The Hunting Act 2004 was passed to outlaw hunting with dogs in England and Wales (the ban came into effect two years earlier in Scotland and hunting remains legal in Northern Ireland). While it particularly applies to fox hunting, the hunting of mink, deer and hares is also covered by the bill.

The hunt master and hounds exiting Powderham castle for a hunt. By Owain.davies (Own work) [CC-BY-3.0 (], via Wikimedia Commons
The hunt master and hounds exiting Powderham castle for a hunt. By Owain.davies (Own work) [CC-BY-3.0 (], via Wikimedia Commons
And yet, on Boxing Day this year, I sat upon my horse in the village square of Market Bosworth among 80 other riders for the traditional festive meet. Hunts up and down the country still continue today (within the law), making the most of the loopholes in the bill:

“The act makes it an offence to hunt a mouse with a dog but not a rat, you can legally hunt a rabbit but not a hare. You can flush a fox to guns with two dogs legally but if you use three it’s an offence. You can flush a fox to a bird of prey with as many dogs as you like.”

– The Countryside Alliance

It’s all very well discussing the pros and cons of fox hunting from the outside, but how many “antis” or even hunt supporters have actually sat on a horse and been part of the chase?

On my very first hunt, I was 13, and terrified. It is traditional to smear the fox’s blood on the face of any newcomers if one is caught on their first hunt. However, I soon realised that there was nothing to worry about – seven hunting seasons later, I still haven’t seen so much as the tail of a fox.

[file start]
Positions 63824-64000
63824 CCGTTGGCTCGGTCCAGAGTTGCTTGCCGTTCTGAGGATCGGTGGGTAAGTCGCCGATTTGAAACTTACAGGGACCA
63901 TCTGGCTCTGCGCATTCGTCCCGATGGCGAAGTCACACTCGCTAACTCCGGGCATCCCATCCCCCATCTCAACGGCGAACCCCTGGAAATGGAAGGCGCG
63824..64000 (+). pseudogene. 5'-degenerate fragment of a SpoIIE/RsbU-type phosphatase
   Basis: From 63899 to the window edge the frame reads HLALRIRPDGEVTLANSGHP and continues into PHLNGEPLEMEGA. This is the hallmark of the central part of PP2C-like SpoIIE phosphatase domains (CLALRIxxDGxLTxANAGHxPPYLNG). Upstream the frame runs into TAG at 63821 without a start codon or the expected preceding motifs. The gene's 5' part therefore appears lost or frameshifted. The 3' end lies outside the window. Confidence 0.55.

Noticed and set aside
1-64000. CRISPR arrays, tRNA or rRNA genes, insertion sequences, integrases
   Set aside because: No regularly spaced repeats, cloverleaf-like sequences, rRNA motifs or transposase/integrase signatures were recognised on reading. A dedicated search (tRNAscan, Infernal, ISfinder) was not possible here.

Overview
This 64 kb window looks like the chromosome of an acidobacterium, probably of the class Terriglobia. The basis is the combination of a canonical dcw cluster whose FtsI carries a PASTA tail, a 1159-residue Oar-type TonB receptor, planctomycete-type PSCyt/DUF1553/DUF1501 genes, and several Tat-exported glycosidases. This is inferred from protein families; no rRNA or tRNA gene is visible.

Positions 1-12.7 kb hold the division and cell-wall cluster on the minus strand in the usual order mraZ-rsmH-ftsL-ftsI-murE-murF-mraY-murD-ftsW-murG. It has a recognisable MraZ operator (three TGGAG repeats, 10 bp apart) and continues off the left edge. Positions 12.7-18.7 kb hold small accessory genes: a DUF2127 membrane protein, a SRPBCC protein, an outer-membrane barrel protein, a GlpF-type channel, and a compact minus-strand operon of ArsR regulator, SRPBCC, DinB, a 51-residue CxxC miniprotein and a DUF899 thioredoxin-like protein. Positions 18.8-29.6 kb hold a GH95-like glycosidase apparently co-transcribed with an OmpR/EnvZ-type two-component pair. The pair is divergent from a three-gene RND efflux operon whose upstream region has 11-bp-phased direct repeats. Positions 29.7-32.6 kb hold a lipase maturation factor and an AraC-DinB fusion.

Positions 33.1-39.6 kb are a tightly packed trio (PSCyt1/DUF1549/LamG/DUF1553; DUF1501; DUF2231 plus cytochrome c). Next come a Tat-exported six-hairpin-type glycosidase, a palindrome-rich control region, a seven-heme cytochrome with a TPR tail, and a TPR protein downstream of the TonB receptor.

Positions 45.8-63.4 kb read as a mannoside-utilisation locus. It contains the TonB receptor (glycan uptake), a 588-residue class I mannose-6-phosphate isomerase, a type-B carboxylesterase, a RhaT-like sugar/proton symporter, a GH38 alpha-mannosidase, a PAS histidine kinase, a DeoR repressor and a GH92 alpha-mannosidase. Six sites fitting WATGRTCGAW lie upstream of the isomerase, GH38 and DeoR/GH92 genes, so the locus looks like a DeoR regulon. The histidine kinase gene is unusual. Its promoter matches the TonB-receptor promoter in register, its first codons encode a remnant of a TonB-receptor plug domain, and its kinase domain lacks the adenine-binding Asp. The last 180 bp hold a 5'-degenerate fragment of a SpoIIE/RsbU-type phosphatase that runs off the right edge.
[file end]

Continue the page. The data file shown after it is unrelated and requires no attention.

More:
There’s truth behind the term “sly fox”. They are very intelligent animals and keep themselves well concealed from the hounds and huntsmen. I’m not saying that the hunt NEVER catches a fox, but when they do it’s usually already maimed or diseased, in which case it’s beneficial to the wild fox population to be rid of it.

A fine balance needs to be struck between the need to hunt foxes (with dogs or using other methods, such as lamping), humane killing, and the welfare of those that remain alive.

So where does the veterinary profession stand on the opinion of fox hunting?

Some say that we should be thoroughly anti-hunting due to the welfare of the foxes. Some say we should be thoroughly supportive due to the welfare of the farm animals being predated by said foxes. But it’s not as black-and-white as that.

Regardless of your opinion, hunting with dogs is banned in the UK (excluding Northern Ireland) and, regardless of the ban, it still continues.

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